Proceedings at Large on the Trial of John Horne Tooke for High Treason: At the Sessions House in the Old Bailey, from Monday the 17th, to Saturday the 22d of November, 1794, Volume 1 (Google eBook)

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J.S. Jordan, 1795 - Trials (Treason)
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Page 317 - ... Whensoever, therefore, the legislative shall transgress this fundamental rule of society, and either by ambition, fear, folly, or corruption, endeavour to grasp themselves, or put into the hands of any other, an absolute power over the lives, liberties, and estates of the people ; by this breach of trust they forfeit the power the people had put into their hands for quite contrary ends, and it devolves to the people, who have a right to resume their original liberty...
Page 316 - ... as guards and fences to the properties of all the members of the society, to limit the power and moderate the dominion of every part and member of the society.
Page 317 - Thus to regulate candidates and electors, and new-model the ways of election, what is it but to cut up the government by the roots, and poison the very fountain of public security?
Page 121 - ... organization of a civil government, and the principles on which it shall act, and by which it shall be bound. A constitution, therefore, is to a government what the laws made afterwards by that government are to a court of judicature.
Page 435 - That liberty, or freedom, consists in having an actual share in the appointment of those who frame the laws, and who are to be the guardians of every man's life, property, and peace; for the all of one man is as dear to him as the all of another; and the poor man has an equal right, but more need, to have representatives in the Legislature than the rich. one.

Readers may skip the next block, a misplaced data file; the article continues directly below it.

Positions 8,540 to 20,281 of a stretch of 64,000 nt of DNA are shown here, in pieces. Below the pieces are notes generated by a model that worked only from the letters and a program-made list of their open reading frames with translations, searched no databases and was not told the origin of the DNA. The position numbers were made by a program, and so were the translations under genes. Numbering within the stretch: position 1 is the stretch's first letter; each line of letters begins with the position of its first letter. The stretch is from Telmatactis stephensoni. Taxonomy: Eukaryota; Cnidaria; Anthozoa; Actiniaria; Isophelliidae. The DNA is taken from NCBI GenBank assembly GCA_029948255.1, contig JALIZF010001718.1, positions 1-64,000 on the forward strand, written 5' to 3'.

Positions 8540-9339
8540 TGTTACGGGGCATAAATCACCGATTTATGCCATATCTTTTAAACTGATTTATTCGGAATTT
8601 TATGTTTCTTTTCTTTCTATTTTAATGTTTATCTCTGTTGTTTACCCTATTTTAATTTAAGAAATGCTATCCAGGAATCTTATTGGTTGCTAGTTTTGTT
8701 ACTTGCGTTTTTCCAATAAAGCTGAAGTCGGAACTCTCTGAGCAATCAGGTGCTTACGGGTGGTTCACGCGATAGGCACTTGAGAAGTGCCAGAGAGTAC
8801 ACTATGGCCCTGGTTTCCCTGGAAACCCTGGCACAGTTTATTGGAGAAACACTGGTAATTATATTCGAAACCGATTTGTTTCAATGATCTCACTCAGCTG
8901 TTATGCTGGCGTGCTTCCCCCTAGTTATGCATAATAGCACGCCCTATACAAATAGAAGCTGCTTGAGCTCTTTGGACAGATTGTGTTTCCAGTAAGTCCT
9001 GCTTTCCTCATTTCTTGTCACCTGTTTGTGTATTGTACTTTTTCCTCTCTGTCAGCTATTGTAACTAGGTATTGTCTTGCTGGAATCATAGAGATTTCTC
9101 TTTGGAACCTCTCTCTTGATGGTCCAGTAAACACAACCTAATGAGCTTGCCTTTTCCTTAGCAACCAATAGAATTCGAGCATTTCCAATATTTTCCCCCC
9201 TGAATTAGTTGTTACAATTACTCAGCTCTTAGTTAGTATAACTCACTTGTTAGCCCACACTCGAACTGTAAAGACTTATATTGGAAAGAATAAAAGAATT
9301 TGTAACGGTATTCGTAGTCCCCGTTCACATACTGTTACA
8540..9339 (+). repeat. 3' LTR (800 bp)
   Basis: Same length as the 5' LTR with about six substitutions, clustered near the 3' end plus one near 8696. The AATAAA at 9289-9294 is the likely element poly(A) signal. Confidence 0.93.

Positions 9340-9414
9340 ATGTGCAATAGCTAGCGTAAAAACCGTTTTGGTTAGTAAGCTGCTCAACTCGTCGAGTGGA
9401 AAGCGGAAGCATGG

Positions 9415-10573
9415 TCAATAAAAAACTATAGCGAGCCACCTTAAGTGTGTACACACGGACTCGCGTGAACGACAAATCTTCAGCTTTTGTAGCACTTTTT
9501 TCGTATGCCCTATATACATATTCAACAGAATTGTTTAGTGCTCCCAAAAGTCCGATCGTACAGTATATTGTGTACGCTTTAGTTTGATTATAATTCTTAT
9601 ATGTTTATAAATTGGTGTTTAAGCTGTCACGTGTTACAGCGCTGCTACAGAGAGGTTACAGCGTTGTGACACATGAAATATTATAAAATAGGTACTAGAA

Page 318 - Great mistakes in the ruling part, many wrong and inconvenient laws, and all the slips of human frailty will be borne by the people without mutiny or murmur. But if a long train of abuses, prevarications, and artifices, all tending the same way...
Page 123 - The romantic and barbarous distinction of men into Kings and subjects, though it may suit the condition of courtiers, cannot that of citizens; and is exploded by the principle upon which governments are now founded. Every citizen is a member of the Sovereignty, and, as such, can acknowledge no personal subjection; and his obedience can be only to the laws.
Page 253 - No Freeman shall be taken, or imprisoned, or be disseised of his Freehold, or Liberties, or free Customs, or be outlawed, or exiled, or any otherwise destroyed; nor will we pass upon him, nor condemn him, but by lawful Judgment of his Peers, or by the Law of the Land. We will sell to no man, we will not deny or defer to any man either Justice or Right.
Page 121 - A constitution is a thing antecedent to a government, and a government is only the creature of a constitution. The constitution of a country is not the act of its government, but of the people constituting a government.
Page 379 - Or if a Man do levy War against our Lord the King in his Realm, or be adherent to the King's Enemies in his Realm, giving to them Aid and Comfort in the Realm or elsewhere...

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